What is a Lens Shift, Anyway?

purple frame shift photo

If you woke up tomorrow and everything around you was purple—the air, the trees, even people—you would not have an option to see and respond to things the way you did before. For me, this is what a “lens shift” or a “frame shift” in parenting is.  It is not just a conscious decision to take someone else’s perspective into account.  It’s life changing.  It is a shift in the entire way you see the world, and in this case, children.

When you shift the way you see children, you are simply no longer able to think in terms of consequences and obedience and children’s failings.  You can only see children as people who are communicating their feelings and needs and abilities. You find yourself no longer able to ask the question “how do I get him to stop?”, because it’s not relevant in a purple world.  It would be like asking how you can tell the child in the red shirt from the child in the blue shirt.  You can’t.  They’re both purple.  In place of those questions you used to ask,  you naturally and automatically ask yourself (and sometimes your children) “what’s going on ?” and move toward solutions based on what your children are telling you–verbally and non-verbally–about who they are and what’s going on for them and what they can manage.  And through that lens, you are transported to a place of greater connection, compassion, and collaboration–all of the ingredients that lead to a more peaceful and joyful life with your children.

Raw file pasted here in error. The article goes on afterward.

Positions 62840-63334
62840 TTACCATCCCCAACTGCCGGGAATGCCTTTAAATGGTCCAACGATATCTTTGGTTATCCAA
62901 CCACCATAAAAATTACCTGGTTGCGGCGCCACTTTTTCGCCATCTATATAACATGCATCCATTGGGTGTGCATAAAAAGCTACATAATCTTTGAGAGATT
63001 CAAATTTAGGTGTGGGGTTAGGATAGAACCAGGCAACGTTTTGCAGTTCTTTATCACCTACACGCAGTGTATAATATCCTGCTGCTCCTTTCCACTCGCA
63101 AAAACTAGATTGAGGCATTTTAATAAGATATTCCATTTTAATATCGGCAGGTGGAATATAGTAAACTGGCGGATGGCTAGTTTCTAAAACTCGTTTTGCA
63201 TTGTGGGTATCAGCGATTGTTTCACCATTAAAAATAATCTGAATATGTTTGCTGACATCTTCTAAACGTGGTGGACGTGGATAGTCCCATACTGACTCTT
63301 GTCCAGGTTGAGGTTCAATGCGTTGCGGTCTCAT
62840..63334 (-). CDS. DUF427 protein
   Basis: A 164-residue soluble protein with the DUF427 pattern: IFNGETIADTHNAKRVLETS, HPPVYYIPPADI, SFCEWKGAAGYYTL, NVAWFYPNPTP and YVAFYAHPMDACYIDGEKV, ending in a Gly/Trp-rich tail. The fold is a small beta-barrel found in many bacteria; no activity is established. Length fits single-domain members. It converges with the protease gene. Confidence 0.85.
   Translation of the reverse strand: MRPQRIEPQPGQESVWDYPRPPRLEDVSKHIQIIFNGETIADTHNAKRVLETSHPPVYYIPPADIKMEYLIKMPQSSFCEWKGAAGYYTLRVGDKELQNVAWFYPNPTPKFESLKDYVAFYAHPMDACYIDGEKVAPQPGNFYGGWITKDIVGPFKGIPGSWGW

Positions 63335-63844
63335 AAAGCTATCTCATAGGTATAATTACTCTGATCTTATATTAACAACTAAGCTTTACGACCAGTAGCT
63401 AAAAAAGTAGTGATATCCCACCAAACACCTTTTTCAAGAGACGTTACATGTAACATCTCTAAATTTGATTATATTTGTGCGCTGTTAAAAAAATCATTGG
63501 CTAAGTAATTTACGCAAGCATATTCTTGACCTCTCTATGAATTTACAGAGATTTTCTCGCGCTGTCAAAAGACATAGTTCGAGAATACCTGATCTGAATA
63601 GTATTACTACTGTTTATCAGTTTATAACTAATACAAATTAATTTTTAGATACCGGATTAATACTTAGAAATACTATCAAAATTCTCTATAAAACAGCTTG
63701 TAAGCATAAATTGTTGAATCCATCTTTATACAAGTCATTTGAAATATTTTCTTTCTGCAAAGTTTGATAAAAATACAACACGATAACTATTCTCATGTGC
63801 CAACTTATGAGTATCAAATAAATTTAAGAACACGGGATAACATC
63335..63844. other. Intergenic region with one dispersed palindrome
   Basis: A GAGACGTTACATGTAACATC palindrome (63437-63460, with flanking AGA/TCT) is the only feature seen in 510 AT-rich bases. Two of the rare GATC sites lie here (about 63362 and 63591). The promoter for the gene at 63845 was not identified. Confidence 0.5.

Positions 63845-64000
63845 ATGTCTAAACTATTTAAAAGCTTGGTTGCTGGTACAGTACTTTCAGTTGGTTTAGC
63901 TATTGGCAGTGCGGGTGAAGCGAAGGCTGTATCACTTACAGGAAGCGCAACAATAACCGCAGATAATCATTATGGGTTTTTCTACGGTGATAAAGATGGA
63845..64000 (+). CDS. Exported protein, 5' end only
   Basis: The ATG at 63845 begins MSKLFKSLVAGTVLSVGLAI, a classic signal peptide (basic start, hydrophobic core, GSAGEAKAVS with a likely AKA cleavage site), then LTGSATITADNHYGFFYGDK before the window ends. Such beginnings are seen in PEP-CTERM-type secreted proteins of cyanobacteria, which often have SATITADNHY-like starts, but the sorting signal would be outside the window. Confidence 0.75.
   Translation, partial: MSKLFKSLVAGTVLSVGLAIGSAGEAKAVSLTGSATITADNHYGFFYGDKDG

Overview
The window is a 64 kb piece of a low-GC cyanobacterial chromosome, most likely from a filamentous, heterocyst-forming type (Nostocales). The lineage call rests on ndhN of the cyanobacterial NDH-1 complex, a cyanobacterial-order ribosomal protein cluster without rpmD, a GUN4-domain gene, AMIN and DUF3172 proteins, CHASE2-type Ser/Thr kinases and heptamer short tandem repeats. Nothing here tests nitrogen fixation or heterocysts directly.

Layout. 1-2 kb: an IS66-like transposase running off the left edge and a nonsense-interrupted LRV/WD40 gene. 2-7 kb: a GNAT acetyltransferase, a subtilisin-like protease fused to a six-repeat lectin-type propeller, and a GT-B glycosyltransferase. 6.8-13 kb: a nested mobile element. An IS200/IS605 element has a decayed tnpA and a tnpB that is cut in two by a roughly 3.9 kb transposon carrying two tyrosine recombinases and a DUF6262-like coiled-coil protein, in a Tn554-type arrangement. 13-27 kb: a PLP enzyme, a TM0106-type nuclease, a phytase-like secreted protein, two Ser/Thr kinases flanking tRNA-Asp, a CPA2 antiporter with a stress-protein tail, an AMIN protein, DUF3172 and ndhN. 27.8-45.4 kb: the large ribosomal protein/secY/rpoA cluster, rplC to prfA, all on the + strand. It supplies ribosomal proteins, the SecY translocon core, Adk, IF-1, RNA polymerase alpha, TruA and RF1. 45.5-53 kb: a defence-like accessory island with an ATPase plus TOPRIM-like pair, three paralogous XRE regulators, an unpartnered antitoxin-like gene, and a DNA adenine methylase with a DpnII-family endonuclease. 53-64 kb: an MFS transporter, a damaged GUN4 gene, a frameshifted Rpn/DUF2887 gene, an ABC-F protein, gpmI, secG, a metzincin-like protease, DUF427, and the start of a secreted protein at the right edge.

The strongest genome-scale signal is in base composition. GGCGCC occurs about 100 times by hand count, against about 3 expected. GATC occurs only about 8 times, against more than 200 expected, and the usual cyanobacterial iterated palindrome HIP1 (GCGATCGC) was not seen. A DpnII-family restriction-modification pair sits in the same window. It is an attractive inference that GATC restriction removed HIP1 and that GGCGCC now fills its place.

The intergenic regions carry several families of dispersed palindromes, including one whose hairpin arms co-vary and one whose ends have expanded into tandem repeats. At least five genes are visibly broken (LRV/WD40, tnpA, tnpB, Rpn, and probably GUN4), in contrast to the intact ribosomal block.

It’s available to any of us.  We can do it at any time.  Start by practicing for 15 minutes.  Or for a portion of the day, perhaps the morning routine or bedtime or the transition from school to home.   Then try 30 minutes.  Then an hour.  Then an afternoon.  And when you are up to it, try to see if you can do it for a whole day.   When you try to do it for an hour and you fall back into your old familiar ways, brush yourself off, forgive yourself, remember you’re only human and this sort of change is a very big task, let it go, and try again later in the day or tomorrow.  Start building up again.  This is why we call it a “practice”–because it’s something you can develop with incremental practice.  At some point, probably somewhere between being able to do it for a whole day and being able to do it for a whole week, you will feel it.  Something will “click.”  Something palpable will happen.   You will get up in the morning, and open your eyes, and everything will be purple.  You won’t miss it. I promise.

We’ll be waiting for you.

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